Equity split is one of the most important and controversial topics that you would need to discuss with your co-founder in the early stages of your business relationship. This is the moment where the arguments may arise. That’s why equity allocation and choosing the co-founders are very important.
How should equity be split between co-founders?
Going into business with someone is a little like getting married. So don’t go in blindly. Make sure your co-founder is someone you really see yourself working with in the long term and you are on the same page on what you can and cannot expect from one another. Also, make sure you do actually work together for some time before you actually give away equity, in Linkilaw we strongly recommend share vesting for this as I’ll explain later.
It is essential to set all obligations from the start to create a stronger foundation of trust with your co-founders and lead to a greater probability of a successful working relationship.
However, before getting lawyers involved on the question of equity split, it will be beneficial to discuss your expectations between the two of you to help you both get the best deal, but also to understand one another and what you are most looking to get out of the venture. Ask your co-founder, what is really important to him?
- Is the title of co-founder important?
- Is being a share owner important?
- Is simply working in a startup important to him/her?
- Is having a particular role most important?
- Is the most important to create a great business?
So, how much equity should you give away?
There is no absolute rule on this. Factors that will influence a co-founder’s value in a startup generally are:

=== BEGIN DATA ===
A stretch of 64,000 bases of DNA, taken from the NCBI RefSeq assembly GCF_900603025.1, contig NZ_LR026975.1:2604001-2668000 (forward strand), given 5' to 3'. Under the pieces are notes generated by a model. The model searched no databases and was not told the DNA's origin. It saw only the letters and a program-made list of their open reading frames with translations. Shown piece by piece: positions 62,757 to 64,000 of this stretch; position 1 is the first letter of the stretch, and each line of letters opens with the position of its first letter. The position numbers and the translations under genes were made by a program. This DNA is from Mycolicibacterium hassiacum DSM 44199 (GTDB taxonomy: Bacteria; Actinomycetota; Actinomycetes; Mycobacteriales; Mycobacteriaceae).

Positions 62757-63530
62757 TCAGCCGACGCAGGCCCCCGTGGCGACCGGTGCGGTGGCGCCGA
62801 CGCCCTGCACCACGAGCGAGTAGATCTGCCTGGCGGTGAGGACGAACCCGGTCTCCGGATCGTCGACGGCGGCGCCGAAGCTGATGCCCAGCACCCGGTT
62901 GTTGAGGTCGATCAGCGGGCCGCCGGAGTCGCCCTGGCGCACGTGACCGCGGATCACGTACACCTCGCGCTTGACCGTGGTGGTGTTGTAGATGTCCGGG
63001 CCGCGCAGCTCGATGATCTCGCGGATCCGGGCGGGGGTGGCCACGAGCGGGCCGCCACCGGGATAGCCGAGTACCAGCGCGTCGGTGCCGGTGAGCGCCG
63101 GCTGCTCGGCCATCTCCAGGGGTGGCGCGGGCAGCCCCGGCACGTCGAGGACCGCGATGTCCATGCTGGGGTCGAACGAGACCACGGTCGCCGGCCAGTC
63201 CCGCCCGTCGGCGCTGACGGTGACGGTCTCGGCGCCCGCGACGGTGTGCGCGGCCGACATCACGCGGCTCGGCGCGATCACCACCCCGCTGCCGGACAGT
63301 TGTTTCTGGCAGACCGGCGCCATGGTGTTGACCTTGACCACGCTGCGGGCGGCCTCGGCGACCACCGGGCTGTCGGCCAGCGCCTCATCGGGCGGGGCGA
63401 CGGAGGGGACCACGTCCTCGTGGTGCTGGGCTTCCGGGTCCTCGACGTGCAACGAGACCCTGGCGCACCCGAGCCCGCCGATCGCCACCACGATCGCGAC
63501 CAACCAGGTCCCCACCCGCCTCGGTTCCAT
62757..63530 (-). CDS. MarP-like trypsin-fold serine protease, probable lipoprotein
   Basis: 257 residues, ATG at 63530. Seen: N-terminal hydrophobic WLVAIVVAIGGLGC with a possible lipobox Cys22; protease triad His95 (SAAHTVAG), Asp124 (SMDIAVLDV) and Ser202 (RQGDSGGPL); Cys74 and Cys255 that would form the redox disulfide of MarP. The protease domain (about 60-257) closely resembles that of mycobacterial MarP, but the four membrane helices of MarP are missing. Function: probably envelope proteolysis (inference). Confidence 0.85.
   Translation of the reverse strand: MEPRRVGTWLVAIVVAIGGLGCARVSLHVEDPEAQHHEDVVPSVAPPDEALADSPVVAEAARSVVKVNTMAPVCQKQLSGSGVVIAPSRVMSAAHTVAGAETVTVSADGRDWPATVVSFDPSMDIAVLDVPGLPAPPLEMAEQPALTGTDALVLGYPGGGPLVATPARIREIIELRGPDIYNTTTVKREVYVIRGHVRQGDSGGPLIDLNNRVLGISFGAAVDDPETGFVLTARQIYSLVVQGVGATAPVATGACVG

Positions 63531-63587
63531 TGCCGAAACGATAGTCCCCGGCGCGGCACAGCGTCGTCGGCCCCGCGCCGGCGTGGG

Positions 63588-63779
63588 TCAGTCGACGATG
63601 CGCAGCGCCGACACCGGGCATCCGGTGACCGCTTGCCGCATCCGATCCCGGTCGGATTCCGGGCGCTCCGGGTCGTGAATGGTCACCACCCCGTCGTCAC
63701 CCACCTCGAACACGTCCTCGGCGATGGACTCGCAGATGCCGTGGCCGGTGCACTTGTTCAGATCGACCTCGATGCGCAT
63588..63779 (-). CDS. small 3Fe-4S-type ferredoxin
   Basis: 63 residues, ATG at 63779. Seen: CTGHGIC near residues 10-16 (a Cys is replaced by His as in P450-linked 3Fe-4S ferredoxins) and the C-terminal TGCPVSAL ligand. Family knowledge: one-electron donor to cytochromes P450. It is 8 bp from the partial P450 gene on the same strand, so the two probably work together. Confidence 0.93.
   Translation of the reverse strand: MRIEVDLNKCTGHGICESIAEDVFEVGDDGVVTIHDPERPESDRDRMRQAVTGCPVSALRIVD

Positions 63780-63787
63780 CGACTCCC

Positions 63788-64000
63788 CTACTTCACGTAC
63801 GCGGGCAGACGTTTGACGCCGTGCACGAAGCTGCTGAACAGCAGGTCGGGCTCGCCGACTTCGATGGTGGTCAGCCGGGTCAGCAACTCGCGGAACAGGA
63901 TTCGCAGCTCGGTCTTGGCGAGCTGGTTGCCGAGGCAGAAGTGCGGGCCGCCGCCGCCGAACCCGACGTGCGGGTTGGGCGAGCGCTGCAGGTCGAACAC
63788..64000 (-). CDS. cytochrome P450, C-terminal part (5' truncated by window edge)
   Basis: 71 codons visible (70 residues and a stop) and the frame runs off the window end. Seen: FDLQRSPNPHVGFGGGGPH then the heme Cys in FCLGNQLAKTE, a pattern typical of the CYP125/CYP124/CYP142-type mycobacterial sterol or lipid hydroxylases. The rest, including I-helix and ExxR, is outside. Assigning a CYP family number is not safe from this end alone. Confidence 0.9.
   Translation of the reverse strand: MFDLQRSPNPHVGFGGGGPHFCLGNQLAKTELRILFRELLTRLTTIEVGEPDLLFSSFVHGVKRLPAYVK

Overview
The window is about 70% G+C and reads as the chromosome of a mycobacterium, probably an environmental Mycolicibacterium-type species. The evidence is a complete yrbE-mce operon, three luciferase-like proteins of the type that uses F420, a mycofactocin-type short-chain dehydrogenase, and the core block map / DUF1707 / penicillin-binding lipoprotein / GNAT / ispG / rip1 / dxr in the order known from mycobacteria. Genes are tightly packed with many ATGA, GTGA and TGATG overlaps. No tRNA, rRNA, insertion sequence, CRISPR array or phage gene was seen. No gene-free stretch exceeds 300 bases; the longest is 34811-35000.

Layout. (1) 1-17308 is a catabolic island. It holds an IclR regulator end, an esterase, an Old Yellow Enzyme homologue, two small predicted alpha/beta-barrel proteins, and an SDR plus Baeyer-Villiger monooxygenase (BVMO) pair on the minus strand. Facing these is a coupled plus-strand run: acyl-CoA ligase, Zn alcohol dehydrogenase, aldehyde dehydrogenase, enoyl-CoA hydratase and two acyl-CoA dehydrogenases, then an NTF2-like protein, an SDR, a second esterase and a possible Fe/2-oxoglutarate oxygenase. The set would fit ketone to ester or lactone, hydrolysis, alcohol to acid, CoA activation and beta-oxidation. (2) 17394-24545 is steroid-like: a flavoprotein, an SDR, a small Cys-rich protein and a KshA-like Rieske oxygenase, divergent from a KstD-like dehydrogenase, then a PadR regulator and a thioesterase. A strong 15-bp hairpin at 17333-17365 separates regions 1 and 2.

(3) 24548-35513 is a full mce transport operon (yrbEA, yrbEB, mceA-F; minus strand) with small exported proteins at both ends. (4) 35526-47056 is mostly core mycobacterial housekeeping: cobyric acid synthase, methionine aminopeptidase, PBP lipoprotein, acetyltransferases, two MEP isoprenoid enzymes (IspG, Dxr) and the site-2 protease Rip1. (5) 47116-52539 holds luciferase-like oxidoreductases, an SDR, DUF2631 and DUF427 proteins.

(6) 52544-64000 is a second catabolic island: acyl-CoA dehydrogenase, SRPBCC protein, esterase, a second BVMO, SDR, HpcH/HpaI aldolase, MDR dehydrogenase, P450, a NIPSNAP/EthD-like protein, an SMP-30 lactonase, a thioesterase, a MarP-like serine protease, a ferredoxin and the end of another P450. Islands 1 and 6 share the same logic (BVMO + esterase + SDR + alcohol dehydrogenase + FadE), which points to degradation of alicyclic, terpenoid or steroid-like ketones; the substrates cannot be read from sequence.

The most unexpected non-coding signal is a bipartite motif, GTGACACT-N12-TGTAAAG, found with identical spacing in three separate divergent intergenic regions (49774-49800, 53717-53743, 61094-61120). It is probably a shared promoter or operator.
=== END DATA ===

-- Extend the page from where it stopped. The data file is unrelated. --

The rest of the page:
- Co-Founder skillset (and whether it is complementary to yours)
- Co-Founder’s experience
- What co-founder is giving up to be part of your startup
- Whether co-founder is bringing any money to the table
- What the role and responsibilities of the co-founder will be
- Whether the co-founder has exited or built any successful startups previously
- Whether co-founder has access to investors
- Whether co-founder has contacts in the industry
- Whether co-founder is interested in the particular sector/has experience in it
To help you with this considerations, in Linkilaw we have created Spliquity, our Startup Equity Calculator, that provides a transparent and unbiased breakdown of your equity split, allowing co-founders to compare results and start an honest dialogue.
Once you’ve discussed this, you can bring a bullet-point arrangement to your lawyer that will be a great base for drafting the actual contract. A good shareholders’ agreement generally covers the following:
- Shareholder names
- Shareholder respective equity holdings
- Class of shares
- Share vesting (if any)
- Rights and obligations of the shareholders
- Voting rights
- Drag along and tag along
If you do decide to give away equity, learn that you cannot get it back so make sure you give away equity under a vesting schedule, with a cliff period.
A vesting clause is basically a clause that enable you to give away a certain amount of shares over time, rather than all at once. If your partner leaves or is fired during that period, the remaining shares will come back to you and so this is a good safeguard to ensure that you are happy with whomever you are working with.
A cliff period means that during that period, no shares are owned by the person. For example, under a 4 year vest with a 1 year cliff – if the co-founder leaves or you fire them within the first year, they wouldn’t get any equity.
Based on your equity split, you can start looking for a lawyer who can give you a final legal advice and draft shareholders agreement. We recommend you to download here your equity split report in a PDF file based on Linkilaw Startup Equity Calculator, Spliquity, and use it as a reference with your lawyer or you can also book a legal session with us.